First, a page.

Today, the European Parliament (EP) voted in Plenary in Strasbourg on the Pietikainen report, a circular economy report calling on the European Commission to increase its headline marine litter reduction target from 30% to 50% reduction by 2025. The report sends a vital message to the European Commission and Europe as a whole that the European Parliament is in favour of the circular economy as a way to greater resource security, increased jobs and growth, and to tackle marine litter.
Last week, I was honored to represent Project AWARE at two different, yet complimentary, fora where the ocean future was at the heart of international exchanges on solutions to the many challenges our ocean is facing.
Did you know that a staggering 250 million metric tons of plastic could make its way to the ocean in the next 10 years? And that as much as 70 percent of marine litter has been estimated to end up on the seabed.
Marine debris comes from many land and ocean sources. Yet few of us understand that our trash can travel over land, down streams, rivers and storm drains to the ocean.
As the world population, economy and consumption grows, a complex and multi-dimensional approach is needed to manage a rising tide of solid waste, researchers say in a study published in the journal Waste Management.
The research is by Lilliana Abarca-Guerrero, now at the Costa Rica Institute of Technology, along with colleagues at the Eindhoven University of Technology in The Netherlands and Linnaeus University, Sweden.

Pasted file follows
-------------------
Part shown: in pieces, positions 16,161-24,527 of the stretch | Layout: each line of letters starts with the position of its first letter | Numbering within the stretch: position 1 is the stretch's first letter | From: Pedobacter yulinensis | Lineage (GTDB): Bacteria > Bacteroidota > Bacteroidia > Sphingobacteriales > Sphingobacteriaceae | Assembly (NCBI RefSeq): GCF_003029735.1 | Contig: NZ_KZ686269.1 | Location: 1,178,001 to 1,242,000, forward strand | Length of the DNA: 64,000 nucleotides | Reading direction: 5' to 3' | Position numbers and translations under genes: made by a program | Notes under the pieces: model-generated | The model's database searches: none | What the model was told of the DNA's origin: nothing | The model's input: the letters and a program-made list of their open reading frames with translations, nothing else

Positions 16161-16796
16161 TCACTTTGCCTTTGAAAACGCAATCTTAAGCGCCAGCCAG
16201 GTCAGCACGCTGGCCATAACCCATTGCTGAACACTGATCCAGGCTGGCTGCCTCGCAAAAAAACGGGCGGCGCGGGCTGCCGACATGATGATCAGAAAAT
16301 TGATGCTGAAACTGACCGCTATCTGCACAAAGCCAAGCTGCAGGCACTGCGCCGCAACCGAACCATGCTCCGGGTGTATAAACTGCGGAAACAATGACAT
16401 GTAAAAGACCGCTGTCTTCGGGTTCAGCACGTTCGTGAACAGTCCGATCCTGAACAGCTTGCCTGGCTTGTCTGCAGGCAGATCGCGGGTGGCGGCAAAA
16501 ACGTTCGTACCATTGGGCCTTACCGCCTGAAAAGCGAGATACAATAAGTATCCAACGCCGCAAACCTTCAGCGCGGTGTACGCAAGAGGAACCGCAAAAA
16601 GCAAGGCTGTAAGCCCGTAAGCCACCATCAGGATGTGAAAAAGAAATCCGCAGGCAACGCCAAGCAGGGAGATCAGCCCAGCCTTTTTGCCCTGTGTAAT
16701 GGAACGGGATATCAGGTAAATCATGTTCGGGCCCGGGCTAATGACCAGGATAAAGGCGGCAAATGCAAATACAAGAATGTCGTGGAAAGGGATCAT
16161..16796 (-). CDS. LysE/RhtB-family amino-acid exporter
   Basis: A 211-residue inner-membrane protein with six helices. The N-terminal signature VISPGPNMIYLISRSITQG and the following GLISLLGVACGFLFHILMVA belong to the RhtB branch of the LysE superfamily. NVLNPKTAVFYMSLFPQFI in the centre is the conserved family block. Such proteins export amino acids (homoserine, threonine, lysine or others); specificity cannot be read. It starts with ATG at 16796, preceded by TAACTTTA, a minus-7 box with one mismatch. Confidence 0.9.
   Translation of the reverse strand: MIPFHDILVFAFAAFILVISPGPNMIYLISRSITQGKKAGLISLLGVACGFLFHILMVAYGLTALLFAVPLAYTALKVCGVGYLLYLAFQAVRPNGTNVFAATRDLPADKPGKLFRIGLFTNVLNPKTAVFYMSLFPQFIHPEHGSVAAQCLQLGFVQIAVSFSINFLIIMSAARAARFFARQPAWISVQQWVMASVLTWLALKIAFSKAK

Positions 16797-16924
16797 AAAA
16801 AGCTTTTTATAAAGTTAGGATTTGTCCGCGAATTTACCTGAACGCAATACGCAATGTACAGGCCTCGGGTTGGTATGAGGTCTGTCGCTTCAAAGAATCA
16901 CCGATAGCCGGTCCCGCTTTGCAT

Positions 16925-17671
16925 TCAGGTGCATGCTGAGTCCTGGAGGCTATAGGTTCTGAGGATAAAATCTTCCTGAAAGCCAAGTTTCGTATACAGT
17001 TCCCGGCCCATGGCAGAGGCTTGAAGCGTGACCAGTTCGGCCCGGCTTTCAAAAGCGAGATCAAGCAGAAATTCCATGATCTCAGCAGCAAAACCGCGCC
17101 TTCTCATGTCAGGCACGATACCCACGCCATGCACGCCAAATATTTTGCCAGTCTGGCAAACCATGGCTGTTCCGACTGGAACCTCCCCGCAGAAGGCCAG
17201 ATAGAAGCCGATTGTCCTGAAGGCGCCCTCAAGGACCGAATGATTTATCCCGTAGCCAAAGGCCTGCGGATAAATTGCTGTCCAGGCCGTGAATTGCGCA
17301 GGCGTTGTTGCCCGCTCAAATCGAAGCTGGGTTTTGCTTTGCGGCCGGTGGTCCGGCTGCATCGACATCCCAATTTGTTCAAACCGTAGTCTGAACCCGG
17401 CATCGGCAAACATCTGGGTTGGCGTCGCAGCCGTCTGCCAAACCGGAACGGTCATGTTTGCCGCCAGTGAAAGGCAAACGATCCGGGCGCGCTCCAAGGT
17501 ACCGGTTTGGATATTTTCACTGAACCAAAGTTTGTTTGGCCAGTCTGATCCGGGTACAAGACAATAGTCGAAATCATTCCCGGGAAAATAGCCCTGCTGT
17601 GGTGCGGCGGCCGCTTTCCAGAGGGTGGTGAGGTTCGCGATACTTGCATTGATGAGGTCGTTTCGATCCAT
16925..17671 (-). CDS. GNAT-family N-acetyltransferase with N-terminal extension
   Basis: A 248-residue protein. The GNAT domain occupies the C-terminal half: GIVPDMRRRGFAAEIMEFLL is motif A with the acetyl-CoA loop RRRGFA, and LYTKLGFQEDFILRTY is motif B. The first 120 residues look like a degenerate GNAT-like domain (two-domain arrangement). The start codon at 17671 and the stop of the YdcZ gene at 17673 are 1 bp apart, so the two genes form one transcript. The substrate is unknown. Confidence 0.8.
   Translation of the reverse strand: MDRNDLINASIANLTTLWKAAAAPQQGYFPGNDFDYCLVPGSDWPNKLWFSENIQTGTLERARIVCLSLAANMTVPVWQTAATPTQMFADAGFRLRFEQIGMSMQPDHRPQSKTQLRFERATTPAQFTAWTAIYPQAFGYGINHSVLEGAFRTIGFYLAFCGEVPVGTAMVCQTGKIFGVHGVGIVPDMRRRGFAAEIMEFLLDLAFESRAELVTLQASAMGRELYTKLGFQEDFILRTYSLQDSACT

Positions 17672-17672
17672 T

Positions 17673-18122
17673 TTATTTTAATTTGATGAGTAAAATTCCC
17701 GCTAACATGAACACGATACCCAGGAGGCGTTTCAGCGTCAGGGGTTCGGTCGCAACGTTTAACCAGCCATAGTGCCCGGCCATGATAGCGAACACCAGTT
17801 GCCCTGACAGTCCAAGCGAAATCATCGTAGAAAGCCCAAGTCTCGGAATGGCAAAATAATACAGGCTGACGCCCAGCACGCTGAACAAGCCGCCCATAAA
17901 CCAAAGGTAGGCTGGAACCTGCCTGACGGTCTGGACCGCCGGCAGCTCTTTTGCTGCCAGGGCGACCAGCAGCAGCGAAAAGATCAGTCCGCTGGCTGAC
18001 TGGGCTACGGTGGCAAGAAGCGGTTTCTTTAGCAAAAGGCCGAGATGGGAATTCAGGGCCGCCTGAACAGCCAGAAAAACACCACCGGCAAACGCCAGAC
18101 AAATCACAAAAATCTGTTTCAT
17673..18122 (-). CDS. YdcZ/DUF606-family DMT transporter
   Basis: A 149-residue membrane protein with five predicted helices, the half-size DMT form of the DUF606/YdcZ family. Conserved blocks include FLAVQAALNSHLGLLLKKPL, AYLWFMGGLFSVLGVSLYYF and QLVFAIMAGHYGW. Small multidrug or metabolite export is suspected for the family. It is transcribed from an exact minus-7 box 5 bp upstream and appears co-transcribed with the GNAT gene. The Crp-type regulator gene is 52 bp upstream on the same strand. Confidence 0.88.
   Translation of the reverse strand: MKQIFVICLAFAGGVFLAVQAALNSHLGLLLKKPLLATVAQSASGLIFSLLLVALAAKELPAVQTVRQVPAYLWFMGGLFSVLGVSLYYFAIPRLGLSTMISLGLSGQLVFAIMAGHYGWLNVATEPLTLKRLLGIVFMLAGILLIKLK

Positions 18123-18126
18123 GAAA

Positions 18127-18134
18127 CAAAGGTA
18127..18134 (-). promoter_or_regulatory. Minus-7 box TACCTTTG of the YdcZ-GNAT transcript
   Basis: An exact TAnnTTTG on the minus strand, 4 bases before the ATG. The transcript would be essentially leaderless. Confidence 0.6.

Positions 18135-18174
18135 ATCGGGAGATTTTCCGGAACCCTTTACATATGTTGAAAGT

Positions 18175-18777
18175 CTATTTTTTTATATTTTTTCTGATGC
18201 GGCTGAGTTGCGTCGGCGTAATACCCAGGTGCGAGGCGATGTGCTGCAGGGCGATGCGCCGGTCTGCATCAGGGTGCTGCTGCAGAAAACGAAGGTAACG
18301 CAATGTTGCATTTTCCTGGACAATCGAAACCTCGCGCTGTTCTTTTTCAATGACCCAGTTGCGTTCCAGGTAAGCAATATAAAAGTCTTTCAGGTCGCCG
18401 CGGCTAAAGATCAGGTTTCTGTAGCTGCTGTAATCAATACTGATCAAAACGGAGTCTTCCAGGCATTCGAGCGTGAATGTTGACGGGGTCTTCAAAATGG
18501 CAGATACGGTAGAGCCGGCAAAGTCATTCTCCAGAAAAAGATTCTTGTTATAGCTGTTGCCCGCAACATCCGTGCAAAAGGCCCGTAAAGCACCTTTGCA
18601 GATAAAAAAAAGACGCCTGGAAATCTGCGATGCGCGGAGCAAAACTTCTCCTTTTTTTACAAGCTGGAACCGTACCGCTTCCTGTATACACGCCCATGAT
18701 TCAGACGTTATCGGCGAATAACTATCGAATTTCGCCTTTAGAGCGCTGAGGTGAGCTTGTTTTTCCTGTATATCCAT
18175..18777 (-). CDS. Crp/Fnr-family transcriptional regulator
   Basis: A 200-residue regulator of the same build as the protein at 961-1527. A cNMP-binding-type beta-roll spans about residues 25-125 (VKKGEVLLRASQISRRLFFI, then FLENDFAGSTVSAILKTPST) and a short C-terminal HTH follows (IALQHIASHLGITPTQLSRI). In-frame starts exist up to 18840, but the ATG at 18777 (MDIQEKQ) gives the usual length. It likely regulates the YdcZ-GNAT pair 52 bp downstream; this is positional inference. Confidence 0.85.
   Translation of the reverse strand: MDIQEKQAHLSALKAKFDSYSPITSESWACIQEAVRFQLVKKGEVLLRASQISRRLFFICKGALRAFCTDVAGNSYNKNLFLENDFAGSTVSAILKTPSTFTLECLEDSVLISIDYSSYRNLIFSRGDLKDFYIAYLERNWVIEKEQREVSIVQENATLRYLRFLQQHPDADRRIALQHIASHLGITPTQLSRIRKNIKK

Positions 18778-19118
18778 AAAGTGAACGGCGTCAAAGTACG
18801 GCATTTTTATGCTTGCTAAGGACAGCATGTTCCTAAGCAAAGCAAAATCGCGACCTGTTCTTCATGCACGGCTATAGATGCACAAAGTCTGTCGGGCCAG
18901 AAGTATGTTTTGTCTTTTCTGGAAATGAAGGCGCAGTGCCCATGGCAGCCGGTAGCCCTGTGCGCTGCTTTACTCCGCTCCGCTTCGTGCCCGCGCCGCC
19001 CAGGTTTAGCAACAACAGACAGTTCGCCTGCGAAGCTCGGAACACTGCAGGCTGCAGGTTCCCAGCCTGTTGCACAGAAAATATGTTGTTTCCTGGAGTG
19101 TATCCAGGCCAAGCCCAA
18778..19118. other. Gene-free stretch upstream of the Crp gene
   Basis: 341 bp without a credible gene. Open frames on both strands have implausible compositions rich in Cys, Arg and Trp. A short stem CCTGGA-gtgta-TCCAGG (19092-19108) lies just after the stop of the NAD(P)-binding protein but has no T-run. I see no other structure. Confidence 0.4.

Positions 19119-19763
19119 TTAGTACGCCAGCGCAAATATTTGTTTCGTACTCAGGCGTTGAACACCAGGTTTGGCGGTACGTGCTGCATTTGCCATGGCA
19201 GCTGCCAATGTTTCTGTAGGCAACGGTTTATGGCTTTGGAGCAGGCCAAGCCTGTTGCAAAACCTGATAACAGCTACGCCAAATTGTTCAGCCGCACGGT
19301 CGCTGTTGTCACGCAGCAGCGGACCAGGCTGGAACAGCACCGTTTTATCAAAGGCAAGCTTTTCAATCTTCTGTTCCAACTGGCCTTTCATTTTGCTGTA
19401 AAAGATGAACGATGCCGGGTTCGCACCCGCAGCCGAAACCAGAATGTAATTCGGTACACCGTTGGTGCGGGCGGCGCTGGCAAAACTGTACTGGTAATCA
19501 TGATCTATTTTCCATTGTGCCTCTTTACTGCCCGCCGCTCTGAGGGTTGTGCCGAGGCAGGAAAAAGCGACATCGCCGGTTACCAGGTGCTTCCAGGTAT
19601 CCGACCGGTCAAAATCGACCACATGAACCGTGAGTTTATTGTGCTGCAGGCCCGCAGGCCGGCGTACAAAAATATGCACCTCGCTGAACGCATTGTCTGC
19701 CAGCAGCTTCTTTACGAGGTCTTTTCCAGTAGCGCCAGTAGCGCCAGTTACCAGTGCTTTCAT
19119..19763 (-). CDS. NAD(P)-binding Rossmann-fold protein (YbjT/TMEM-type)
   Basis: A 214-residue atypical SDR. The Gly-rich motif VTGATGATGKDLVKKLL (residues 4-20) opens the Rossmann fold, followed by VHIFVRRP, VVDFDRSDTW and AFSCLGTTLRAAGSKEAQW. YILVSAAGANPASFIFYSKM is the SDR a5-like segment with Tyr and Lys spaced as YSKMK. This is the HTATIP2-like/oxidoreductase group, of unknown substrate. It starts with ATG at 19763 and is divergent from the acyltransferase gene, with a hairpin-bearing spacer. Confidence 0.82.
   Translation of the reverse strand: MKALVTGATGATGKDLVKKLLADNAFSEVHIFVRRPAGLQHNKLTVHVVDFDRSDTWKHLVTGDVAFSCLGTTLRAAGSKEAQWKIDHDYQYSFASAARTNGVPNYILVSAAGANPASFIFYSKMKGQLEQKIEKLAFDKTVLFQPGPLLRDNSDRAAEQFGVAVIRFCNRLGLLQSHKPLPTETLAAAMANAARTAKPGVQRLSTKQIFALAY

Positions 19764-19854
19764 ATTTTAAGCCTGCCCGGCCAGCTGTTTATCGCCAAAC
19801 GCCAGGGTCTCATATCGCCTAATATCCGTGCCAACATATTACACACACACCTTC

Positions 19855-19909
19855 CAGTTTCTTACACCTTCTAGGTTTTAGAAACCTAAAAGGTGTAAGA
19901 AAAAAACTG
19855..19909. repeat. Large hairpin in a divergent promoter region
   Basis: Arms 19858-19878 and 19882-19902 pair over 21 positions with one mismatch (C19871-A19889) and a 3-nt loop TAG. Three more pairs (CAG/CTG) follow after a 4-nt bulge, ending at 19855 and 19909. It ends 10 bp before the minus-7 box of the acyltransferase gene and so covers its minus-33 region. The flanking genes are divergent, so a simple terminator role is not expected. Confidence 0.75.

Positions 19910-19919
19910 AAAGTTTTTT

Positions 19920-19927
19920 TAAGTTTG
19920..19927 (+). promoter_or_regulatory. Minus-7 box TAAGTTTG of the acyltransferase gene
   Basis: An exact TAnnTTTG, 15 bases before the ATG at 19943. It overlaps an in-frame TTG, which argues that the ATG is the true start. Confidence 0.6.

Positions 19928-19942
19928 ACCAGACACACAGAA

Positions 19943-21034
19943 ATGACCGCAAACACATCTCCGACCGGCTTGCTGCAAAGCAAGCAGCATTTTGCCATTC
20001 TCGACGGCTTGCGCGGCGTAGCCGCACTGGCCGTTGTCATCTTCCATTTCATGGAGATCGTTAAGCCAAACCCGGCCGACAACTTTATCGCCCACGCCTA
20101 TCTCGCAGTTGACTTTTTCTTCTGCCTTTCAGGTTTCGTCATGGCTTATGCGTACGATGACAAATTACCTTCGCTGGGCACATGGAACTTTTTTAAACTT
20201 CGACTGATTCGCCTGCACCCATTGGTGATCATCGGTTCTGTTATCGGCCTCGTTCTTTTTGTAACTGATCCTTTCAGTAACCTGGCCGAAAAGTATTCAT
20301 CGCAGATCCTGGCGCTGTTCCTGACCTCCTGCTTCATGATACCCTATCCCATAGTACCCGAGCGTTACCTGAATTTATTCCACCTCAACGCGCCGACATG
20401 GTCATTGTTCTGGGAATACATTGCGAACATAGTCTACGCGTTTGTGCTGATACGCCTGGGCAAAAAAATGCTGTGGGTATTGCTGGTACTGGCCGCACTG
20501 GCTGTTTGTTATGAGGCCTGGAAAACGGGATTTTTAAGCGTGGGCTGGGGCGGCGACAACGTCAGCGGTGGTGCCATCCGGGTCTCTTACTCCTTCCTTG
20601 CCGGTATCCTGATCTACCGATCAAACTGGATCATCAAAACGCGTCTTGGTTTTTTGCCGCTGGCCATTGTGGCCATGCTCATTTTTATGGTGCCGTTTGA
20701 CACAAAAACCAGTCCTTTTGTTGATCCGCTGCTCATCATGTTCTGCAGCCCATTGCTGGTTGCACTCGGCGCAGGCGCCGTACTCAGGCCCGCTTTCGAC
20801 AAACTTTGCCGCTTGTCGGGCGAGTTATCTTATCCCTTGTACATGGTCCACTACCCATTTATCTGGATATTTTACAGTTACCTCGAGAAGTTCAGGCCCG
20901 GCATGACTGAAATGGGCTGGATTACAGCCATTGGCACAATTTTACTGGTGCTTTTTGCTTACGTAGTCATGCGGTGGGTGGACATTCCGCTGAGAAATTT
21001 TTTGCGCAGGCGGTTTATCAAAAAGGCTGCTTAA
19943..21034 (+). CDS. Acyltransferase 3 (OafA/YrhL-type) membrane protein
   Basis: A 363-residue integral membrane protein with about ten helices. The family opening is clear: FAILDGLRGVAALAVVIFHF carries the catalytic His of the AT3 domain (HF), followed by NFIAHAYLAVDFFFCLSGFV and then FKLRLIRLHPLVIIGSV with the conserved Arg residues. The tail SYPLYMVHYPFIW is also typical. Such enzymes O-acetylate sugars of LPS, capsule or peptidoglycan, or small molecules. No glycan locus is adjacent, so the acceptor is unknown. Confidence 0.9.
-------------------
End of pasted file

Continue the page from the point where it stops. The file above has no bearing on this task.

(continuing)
Large quantities of plastic debris are building up in the Mediterranean Sea, say scientists. A survey found around one thousand tonnes of plastic floating on the surface, mainly fragments of bottles, bags and wrappings.
The Mediterranean Sea's biological richness and economic importance means plastic pollution is particularly hazardous, say Spanish researchers.
Plastic has been found in the stomachs of fish, birds, turtles and whales.
The NOAA Marine Debris Program, in partnership with the National Centers for Coastal Ocean Science, published a report today that assesses the current state of science on “ghost fishing” and the derelict fishing gear that causes it.
Researchers in Australia have found that corals commonly found on the Great Barrier Reef will eat micro-plastic pollution.
"Corals are non-selective feeders and our results show that they can consume microplastics when the plastics are present in seawater," says Dr Mia Hoogenboom, a Chief Investigator with the ARC Centre of Excellence for Coral Reef Studies at James Cook University.
"If microplastic pollution increases on the Great Barrier Reef, corals could be negatively affected as their tiny stomach-cavities become full of indigestible plastic," Dr Hoogenboom says.